Grahame-White arrived in Boston on September 1 to a quayside lined with reporters and fans. One female journalist, Phoebe Dwight, warned Boston’s menfolk to be on their guard if they took their sweethearts to the airshow: “For before you know it these hearts may be fluttering along at the tail of an airplane wherein sits a daring and spectacular young man who has won the title of the matinee idol of the aviation field–Claude Grahame-White.” Dwight’s prediction was on target: By the end of the Boston-Harvard Meet women were falling over themselves to take a short ride with the famous airman. The Englishman, whose love of money was as ardent as his love of the fairer sex, charged $500 for a five-minute flight.
But Grahame-White wasn’t in America just to snatch the money and thrill the girls. He was also a competitor, intent on winning races against other fliers. In Boston he claimed the blue ribbon event, the 33-mile race from the airfield to Boston Light (in Boston Harbor), for which he won $10,000.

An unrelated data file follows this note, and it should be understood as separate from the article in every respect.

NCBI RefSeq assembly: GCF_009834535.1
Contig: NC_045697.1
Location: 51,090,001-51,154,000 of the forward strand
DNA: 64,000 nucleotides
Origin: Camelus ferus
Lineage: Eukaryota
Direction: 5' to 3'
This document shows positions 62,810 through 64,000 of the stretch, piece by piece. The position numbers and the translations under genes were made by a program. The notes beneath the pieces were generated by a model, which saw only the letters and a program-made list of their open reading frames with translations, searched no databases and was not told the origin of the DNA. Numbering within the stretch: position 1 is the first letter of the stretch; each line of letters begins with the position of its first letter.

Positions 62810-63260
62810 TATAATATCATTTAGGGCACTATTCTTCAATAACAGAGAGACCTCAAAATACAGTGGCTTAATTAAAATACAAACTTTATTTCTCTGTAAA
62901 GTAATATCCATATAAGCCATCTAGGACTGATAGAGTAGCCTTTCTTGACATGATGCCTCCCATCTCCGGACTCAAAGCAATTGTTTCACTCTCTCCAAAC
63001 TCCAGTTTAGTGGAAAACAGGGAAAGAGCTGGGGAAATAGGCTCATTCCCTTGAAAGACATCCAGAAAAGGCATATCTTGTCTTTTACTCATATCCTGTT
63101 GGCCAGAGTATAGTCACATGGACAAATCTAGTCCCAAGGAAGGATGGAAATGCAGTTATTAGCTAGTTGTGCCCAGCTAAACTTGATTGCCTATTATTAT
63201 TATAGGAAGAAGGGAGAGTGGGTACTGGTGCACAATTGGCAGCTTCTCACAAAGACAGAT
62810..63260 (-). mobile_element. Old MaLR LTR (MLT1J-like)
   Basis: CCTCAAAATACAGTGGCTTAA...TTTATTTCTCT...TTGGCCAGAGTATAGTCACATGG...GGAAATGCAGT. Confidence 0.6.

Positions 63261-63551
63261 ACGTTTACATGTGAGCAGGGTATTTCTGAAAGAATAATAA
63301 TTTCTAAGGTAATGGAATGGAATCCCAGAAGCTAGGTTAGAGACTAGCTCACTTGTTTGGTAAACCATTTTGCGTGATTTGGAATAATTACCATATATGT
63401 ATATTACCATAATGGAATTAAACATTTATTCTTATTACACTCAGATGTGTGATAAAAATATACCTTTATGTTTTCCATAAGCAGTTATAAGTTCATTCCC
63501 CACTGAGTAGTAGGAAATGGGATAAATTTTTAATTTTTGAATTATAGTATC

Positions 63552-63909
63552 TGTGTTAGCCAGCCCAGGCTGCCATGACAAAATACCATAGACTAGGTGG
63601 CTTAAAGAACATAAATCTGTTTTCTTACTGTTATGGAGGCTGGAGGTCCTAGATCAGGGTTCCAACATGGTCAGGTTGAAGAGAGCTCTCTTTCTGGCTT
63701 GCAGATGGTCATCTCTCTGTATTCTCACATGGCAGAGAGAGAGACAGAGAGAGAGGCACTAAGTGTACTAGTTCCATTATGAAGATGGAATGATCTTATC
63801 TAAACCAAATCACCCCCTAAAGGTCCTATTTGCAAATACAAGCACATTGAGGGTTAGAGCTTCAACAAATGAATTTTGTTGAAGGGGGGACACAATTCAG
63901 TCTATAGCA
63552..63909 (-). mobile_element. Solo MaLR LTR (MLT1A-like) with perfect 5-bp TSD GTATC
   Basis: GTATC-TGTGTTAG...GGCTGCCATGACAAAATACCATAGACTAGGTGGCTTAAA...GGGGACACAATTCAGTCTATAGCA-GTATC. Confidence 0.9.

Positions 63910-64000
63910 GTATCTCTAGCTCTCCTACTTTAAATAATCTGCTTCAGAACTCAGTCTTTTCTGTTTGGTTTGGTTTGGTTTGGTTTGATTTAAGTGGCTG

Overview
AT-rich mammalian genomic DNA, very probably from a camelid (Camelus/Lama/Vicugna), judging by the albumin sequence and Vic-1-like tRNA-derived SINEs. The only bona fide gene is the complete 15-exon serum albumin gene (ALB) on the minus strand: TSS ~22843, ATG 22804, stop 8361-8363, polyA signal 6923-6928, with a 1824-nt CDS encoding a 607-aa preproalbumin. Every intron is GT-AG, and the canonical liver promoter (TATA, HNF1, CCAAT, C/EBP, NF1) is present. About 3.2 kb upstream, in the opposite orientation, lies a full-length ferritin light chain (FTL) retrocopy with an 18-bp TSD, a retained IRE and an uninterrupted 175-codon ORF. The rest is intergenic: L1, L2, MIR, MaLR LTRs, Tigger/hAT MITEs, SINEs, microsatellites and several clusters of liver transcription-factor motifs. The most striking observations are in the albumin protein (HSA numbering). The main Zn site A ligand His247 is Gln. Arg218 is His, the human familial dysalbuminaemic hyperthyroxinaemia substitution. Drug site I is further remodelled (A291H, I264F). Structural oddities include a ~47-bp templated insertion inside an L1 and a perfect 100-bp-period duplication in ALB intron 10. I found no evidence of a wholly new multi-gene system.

That feat brought him to the attention of President Taft, who attended the meet one day but jocularly declined to put his own 250-pound frame into a flying machine. The Mayor of Boston, John Fitzgerald (grandfather of JFK), did accept an invitation to fly with Grahame-White, however, and later presented him with a silver loving cup on which was inscribed: “From Boston Friends, in admiration of your skill and sportsmanship as an aviator.”
From Boston, Grahame-White went on to Belmont Park in New York to compete for Britain in the International Aviation Cup, which the American Glenn Curtiss had won the previous year in France. With Curtiss absent this time around, American hopes rested with young Walter Brookins in a Wright biplane. Another American, the fearless John Moisant, was also expected to do well, but neither they nor France’s Alfred Leblanc could prevent a Grahame-White triumph in his Blériot.